2. Illuminated sports equipment comprising:
a holder;
a pair of retainers disposed on said holder;
chemiluminescent means detachably carried by one retainer of said pair of retainers;
athletic equipment detachably mounted on the other retainer of said pair of retainers;
said chemiluminescent means employing fluorescers to provide a light source.
3. The invention as defined in claim 2 wherein:
said retainers are joined together and each retainer constitutes a spring clip.

This application is a divisional of Ser. No. 08/022070, filed Feb. 24, 1993, now abandoned.


1. Field of the Invention

The present invention relates to the field of games and amusement devices, and more particularly to a novel illuminated ball game apparatus which includes a ball having means for illuminating selected portions of its exterior so that it may be visually observed during a course of play and for illuminating ancillary components which are used in connection with the game, such as hoops and nets.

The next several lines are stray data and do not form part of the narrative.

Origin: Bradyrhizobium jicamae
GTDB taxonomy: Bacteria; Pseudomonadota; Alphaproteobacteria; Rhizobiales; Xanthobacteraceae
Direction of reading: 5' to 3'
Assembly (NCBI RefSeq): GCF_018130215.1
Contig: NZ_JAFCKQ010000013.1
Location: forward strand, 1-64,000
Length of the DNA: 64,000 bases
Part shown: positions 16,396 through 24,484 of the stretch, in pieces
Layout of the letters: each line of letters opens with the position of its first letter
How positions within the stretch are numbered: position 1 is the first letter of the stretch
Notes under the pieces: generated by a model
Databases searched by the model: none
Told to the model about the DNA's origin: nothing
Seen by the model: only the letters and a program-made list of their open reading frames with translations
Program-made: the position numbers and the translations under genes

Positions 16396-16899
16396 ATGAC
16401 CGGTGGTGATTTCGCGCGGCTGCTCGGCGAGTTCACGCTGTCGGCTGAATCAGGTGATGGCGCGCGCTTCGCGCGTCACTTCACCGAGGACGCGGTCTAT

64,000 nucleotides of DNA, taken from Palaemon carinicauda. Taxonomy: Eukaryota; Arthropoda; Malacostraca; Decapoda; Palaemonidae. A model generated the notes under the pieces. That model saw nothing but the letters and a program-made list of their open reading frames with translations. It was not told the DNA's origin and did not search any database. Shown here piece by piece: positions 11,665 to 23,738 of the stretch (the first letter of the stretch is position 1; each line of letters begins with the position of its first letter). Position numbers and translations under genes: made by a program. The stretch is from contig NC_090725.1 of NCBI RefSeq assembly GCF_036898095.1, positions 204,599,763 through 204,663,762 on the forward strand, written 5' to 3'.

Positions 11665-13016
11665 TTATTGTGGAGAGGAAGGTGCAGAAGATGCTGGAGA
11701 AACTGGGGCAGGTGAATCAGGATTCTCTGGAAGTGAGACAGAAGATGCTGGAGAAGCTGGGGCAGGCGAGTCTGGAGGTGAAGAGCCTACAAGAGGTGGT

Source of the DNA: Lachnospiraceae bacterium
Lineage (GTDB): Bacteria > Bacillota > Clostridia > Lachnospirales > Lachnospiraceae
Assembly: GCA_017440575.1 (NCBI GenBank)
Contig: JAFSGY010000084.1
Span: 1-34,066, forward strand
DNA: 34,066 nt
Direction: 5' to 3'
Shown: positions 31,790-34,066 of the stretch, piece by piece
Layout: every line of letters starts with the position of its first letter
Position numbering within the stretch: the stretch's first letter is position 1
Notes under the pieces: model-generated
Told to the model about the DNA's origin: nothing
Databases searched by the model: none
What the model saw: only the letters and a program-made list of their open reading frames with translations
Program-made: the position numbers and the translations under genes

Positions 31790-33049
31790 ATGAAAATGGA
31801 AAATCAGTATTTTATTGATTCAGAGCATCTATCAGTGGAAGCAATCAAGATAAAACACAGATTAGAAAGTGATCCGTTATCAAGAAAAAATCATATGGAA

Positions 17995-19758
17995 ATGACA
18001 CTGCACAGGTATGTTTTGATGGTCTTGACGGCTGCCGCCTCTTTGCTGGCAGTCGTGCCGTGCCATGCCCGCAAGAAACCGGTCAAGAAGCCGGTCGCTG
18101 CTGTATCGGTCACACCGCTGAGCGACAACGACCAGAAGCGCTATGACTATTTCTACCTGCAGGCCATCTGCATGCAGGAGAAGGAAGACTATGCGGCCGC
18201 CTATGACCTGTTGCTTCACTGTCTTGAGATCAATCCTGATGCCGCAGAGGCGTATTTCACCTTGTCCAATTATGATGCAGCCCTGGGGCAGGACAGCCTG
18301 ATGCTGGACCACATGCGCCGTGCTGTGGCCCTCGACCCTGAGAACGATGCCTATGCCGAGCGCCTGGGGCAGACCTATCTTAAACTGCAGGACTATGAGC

2. Brief Description of the Prior Art

In the past, it has been the conventional practice to employ a ball during the course of the game which has a hide or bladder that is readily inflatable to a desired aerodynamic shape. During the course of play, the ball is handled and observed by the players so that a variety of ball-handling techniques can be performed by the players according to the rules of play. Also, when such game elements as hoops and nets are involved, such as in the play of basketball or in the game of tennis, such components are used in connection with these techniques, both the ball and the components are visually observed and, therefore, during daylight hours or in well lighted areas, the players have no difficulty in making visual observation of the ball or the components.